Inside looking out

It’s typical for musicians to list the venues they’ve played and name-check other artists with whom they’ve shared stages. What sets California-based performer Shimshai apart is that his list includes dates at various yoga studios, bodywork centers and the Omega Institute wellness retreat. He’s performed with the likes of kirtan leader Jai Uttal, Be Here Now author Ram Dass and New-Age guru Deepak Chopra.

Spiritualized: Shimshai mixes world-music influences with a personal search for deeper meaning.

But ask the multi-instrumentalist if he considers his path to be very different from that of the typical American, and he insists he’s just too close to his lifestyle to have that kind of perspective.

“I’ve never been outside my own world,” Shimshai tells Xpress. “The way I’ve lived my life up to now, I’ve never had a real job. I lived gypsy-style for a while and made what I could from music. Now I can call it a career.”

Many spiritual-music fans would dub Shimshai a leader of sorts in the burgeoning West Coast positive-and-esoteric music scene. Though he doesn’t have rock-star credibility per se, the artist is more than qualified for such a role. Born into the Judeo-Christian Love Israel Family, a community in Washington state, Shimshai studied piano along with Essene spirituality. (Shimshai is his actual name—translated from Hebrew it means “my sun.”) He spent time on the remote Hawaiian island of Kauai, collaborating with other like-minded artists such as vocalist Sasha “Butterfly” Rose, soul-tinged collective Satya Yuga and singer/songwriter Tina Malia. And there’s a purity both to his sound and his look (blond dreadlocks, beard, natural-fiber garb) that suggests his time spent serene natural settings had a profound effect on the musician. This is most apparent on his seamlessly insightful 2001 debut, I Sense Your Presence.

Still, “I definitely have a hidden side from what people know about,” Shimshai says. “Even a heavy-metal side.”

However, don’t expect anything harder than an island-friendly groove when it comes to Shimshai’s stage show. His songs are underscored by meditative repetition and unsullied acoustic instrumentation. On occasion, he offers up would-be rockers like “Be Here Now” and “Mother of My Soul,” crowd pleasers drawing on the reggae sound that first inspired his song writing.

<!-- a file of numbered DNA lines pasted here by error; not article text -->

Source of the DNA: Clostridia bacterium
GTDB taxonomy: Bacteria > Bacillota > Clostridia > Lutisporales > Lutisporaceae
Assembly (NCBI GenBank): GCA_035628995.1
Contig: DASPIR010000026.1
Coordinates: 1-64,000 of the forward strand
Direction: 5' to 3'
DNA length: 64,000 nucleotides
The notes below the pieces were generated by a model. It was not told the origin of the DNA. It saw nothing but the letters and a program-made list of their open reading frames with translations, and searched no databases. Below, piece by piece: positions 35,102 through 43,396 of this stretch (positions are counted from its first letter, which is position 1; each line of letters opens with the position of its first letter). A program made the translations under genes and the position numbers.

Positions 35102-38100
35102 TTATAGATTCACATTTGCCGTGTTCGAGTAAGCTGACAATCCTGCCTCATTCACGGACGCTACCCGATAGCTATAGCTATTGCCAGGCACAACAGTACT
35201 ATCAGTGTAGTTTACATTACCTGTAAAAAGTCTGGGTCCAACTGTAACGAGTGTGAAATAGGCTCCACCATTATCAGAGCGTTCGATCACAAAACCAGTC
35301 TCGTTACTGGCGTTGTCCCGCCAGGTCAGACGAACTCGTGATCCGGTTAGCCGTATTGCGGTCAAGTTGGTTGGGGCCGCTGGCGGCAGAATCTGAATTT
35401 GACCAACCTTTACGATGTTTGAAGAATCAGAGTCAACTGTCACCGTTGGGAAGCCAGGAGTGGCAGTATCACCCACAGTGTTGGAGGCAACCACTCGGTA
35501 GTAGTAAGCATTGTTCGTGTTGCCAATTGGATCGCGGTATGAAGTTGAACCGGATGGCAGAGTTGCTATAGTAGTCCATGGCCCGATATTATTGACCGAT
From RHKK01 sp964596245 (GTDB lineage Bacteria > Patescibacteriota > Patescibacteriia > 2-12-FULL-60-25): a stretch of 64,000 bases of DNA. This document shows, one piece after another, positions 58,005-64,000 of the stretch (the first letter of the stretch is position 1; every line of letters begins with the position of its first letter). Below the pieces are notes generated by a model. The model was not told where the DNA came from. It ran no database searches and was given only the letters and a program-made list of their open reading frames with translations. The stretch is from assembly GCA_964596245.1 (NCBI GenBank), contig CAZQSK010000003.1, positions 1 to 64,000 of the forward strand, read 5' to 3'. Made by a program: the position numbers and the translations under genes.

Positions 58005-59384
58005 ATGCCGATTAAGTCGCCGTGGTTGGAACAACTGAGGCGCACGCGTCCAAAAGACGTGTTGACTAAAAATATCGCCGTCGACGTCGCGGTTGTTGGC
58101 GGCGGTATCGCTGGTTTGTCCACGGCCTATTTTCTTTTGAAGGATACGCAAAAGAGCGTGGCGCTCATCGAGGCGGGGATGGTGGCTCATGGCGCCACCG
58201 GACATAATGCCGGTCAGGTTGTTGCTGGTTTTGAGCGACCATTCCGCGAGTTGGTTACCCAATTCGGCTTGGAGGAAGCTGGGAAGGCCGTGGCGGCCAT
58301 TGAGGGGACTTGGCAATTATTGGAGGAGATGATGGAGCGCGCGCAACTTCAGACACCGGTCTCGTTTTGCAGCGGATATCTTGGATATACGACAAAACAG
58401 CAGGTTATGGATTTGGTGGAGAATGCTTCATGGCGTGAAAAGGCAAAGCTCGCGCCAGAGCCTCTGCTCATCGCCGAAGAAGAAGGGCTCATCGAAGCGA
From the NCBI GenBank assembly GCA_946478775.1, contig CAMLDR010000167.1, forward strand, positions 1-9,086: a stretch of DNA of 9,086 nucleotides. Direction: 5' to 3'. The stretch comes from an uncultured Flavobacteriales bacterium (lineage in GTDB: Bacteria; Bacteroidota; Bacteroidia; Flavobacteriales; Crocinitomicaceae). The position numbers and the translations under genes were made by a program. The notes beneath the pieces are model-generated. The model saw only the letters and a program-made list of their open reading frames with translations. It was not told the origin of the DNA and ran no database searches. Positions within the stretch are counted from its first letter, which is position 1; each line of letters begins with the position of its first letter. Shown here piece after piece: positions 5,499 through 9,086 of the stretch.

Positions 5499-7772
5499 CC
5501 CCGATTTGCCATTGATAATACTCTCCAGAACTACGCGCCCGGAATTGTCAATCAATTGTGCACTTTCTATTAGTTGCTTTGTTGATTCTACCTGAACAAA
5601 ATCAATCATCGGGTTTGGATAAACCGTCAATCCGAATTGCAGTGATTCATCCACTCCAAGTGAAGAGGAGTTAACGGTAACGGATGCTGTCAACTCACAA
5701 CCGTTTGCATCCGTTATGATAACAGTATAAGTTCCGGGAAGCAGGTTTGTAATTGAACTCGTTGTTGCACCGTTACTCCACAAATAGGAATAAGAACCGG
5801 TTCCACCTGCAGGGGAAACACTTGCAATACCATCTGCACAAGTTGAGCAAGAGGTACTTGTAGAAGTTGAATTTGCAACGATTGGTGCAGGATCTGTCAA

“I do work with a full band on the West Coast. We’re able to do more reggae, verging on jam,” Shimshai says. “Even solo and as a duo, I’ve had the whole crowd shaking their booties. I pull out the Stevie Wonder.”

He adds, “I like both worlds.”

Much of what Shimshai’s musical universe entails—especially on the yoga-studio circuit—is Hindu chanting set to a rhythmic pulse. Perhaps surprisingly, the artist himself doesn’t number Eastern spirituality (from which these verses are culled) among his influences.

“I picked up the Hindu chanting through the yoga scene. It’s very popular and very easy to apply to modern music like reggae,” he explains. “That’s how it’s happened for me, but I haven’t been as fascinated by Indian spirituality. For me, it’s more South American.”

In fact, part of his family comes from Colombia, and Shimshai incorporates both South American instrumentation and Spanish language in his studio projects. Eventually, he hopes to weave this work more completely into his live show. “I’ve been kind of shifting that slowly, seeing how it goes,” he says. The leaning is clear on his most recent disc, Deliverance (Misticonatural, 2006), with the song “Promesa” sung in Spanish, a video documentary about a Peruvian orphanage included in the package, and the final track—the softly gorgeous Hawaiian “Ke Aloha”—appearing aptly in lieu of any Hindu chanting.

Shimshai’s foremost mission these days (aside from adjusting to fatherhood and less time on the road) is creating a positive setting for the spiritual-music fan base. That crowd, often put off by rowdy nightclubs, and in search of a kinder, gentler groove, is also looking for kindred souls in an uncertain social and political climate.

“People are definitely looking for answers. We’ve got a few; not many,” Shimshai says with a laugh. “Music provides a common ground for people. A common thread of spirituality can be shared. Music creates a community, even if only for that one night.”

who: Shimshai
what: Mystic music troubadour
where: The Glen at Homewood (19 Zillicoa St.)
when: Friday, May 30. 8 p.m. ($20 advance, $25 at event. www.namasteasheville.com or 252-8149.)

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About Alli Marshall
Alli Marshall is the arts section editor at Mountain Xpress. She's lived in Asheville for more than 20 years and loves live music, visual art, fiction and friendly dogs. Alli is the winner of the 2016 Thomas Wolfe Fiction Prize and the author of the novel "How to Talk to Rockstars," published by Logosophia Books. Follow me @alli_marshall

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